August 2018 Newsletter
HOW TO DRIVE A DRAGON CRAZY
She walked inside and found a human and dressed Éibhear making tea, and her sister sitting on her bed—staring.
To be honest, Izzy had expected tears. Sobbing. That’s what her sister usually did after this sort of thing. She sobbed. Hysterically. Sobbed until she practically passed out from exhaustion. But not this time. This time she simply sat and stared.
When Izzy came through the door, Éibhear looked at her over his shoulder and frowned, gave a short head shake.
She went and sat beside Rhi, patted her sister’s knee. “Everyone’s fine. You haven’t hurt anyone.” Odda, of course, didn’t count because their grandmother had killed her.
“So you don’t need to worry.”
“What is it, Rhi? Just say it.”
“There’s nothing to say.”
“It’s me, Rhi. I know you. There’s something you want to say so just—”
“I’m going to kill everyone!”
Startled at the yelling and the statement, Izzy pulled her hand back from her sister. “What?”
“Don’t you see?” Rhi stood, began pacing. “That’s where I’m headed. I’m going to end up killing everyone I love or, even worse, betraying them.”
“Why would you think such a thing?”
“Because I’m a font of pure, unbridled evil! How can you not see that?”
Izzy stood. “Who told you that?”
Rhi huffed at that. “No one has to tell me anything,” she said defensively, which made Izzy think that someone had said something to her. “I just know. I feel it inside me, waiting to be unleashed by my uncontrollable rage!”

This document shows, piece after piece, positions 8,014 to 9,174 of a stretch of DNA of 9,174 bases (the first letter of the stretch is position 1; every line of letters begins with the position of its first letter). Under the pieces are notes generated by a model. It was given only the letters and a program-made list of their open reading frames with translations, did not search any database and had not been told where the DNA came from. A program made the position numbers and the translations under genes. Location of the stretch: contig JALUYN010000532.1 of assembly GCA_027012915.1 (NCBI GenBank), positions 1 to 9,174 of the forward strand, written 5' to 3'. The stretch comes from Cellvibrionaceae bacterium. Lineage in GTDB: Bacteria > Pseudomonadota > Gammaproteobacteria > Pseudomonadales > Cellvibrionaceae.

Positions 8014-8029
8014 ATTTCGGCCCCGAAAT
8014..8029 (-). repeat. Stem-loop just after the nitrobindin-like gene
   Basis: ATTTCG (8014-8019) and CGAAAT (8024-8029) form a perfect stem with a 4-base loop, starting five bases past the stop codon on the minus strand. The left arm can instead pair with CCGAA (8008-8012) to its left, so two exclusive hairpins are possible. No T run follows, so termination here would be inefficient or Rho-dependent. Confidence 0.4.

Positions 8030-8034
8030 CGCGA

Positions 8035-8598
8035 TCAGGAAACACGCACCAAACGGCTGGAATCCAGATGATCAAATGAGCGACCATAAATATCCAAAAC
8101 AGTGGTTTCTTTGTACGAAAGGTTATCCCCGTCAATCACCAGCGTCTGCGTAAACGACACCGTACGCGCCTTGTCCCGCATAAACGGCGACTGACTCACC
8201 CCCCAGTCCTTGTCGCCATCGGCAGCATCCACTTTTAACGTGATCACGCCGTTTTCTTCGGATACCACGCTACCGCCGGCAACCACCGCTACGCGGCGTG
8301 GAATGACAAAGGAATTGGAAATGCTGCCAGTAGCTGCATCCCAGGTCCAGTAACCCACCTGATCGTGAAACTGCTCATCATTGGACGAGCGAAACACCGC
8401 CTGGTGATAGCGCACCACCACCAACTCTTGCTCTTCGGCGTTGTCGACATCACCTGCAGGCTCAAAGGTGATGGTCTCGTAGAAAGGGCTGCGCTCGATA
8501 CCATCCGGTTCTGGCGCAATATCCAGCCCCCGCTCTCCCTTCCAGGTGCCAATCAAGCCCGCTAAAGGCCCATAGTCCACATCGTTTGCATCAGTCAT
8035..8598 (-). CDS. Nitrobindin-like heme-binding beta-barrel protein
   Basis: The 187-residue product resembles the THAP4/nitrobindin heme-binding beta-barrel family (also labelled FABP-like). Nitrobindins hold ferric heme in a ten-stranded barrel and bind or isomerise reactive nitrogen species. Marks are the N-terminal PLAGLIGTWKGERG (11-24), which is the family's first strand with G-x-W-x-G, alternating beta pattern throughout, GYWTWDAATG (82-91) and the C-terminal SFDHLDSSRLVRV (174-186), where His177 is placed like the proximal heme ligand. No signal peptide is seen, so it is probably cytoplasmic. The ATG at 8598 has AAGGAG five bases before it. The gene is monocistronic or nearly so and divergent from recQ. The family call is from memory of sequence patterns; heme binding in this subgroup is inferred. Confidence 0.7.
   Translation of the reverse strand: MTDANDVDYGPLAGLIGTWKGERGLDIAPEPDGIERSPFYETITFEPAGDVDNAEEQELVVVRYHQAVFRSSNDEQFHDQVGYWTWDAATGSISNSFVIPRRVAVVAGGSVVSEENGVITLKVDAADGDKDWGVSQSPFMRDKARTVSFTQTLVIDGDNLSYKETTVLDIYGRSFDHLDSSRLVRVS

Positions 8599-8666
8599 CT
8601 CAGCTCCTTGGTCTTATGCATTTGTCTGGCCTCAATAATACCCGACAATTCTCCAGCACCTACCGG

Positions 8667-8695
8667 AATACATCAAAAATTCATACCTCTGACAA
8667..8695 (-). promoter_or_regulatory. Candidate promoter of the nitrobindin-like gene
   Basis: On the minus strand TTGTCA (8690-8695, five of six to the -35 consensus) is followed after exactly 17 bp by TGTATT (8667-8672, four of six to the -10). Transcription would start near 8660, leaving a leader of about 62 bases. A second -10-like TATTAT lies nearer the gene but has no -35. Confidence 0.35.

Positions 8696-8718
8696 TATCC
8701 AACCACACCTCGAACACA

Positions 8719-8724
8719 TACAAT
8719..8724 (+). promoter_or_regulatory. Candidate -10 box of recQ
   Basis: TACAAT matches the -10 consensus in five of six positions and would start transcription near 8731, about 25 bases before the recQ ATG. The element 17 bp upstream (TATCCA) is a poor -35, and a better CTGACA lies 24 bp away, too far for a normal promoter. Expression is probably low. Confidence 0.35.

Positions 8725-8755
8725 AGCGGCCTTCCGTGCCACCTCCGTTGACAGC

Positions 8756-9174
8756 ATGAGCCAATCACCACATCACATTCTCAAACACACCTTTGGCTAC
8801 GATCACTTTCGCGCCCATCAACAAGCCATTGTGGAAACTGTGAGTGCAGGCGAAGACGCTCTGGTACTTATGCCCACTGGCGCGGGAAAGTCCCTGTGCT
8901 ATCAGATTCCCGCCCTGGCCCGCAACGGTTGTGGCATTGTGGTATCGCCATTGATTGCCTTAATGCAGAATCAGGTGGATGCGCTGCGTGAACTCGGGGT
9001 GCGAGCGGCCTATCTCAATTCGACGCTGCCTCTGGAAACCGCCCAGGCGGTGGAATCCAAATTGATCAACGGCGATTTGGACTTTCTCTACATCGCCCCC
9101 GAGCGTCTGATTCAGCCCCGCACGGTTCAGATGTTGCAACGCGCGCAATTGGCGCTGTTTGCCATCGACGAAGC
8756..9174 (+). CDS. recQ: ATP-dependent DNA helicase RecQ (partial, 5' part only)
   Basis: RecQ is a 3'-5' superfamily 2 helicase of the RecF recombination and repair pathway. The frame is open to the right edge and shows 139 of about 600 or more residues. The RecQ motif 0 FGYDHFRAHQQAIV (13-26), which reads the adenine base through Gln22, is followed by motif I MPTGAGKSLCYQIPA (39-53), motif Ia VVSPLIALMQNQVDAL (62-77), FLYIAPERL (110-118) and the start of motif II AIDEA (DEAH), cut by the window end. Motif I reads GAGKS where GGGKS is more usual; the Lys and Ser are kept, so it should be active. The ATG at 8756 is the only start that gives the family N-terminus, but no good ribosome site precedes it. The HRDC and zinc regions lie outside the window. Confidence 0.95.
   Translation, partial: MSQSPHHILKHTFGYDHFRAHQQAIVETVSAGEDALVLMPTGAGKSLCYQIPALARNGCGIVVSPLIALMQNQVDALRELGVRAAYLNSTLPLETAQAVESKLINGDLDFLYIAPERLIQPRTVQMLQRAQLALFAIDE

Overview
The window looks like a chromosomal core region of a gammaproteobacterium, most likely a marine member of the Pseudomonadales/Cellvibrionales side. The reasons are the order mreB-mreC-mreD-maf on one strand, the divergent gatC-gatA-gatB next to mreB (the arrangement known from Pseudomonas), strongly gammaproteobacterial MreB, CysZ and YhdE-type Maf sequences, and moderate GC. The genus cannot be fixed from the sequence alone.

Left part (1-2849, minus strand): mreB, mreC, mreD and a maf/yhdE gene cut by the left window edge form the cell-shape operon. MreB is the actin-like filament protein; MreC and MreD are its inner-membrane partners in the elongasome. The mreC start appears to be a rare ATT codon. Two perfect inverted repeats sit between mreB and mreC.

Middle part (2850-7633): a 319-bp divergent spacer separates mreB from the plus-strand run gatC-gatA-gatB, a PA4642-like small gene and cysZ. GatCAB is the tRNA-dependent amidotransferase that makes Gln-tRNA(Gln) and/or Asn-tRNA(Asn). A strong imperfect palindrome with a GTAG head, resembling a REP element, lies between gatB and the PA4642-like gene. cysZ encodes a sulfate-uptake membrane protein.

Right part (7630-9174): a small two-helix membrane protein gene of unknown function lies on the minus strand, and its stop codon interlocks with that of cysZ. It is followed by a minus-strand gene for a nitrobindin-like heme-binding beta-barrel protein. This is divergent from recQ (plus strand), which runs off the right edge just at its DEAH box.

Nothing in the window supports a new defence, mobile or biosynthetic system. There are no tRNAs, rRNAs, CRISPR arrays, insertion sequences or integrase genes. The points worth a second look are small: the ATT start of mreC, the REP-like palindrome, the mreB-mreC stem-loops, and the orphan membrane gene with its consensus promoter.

Izzy glanced over at Éibhear, but all he could do was shrug. He was as confused as she was.
“What does Mum say? Dad? Gram?”
“Nothing. No one ever says anything to me. I’m sure it’s because they’ve resigned themselves to their fate and they’re merely waiting for death to come to them all.”
Izzy rubbed her eyes with her fists, then asked again, “What?”
Talaith carefully placed a piece of ice on the bridge of Annwyl’s nose where the swelling was the worst.
“How does that feel?”
Annwyl shrugged at her question and Talaith crouched next to Annwyl’s chair, placing her hand on her friend’s arm. “Don’t worry. We’ll figure this all out.”
Her friend looked at her, one eye black and a bruise on her cheek. “Do you really believe that?”
“No. But I’m trying to be hopeful.”
Through the Great Hall gates, Briec, Fearghus, and Gwenvael stalked in. They’d been off at Devenallt Mountain with their father when everything had gotten out of hand, but Talaith had called for Briec as soon as things had settled. She knew better than to not inform him about a problem involving just one of his “perfect, perfect daughters,” let alone both.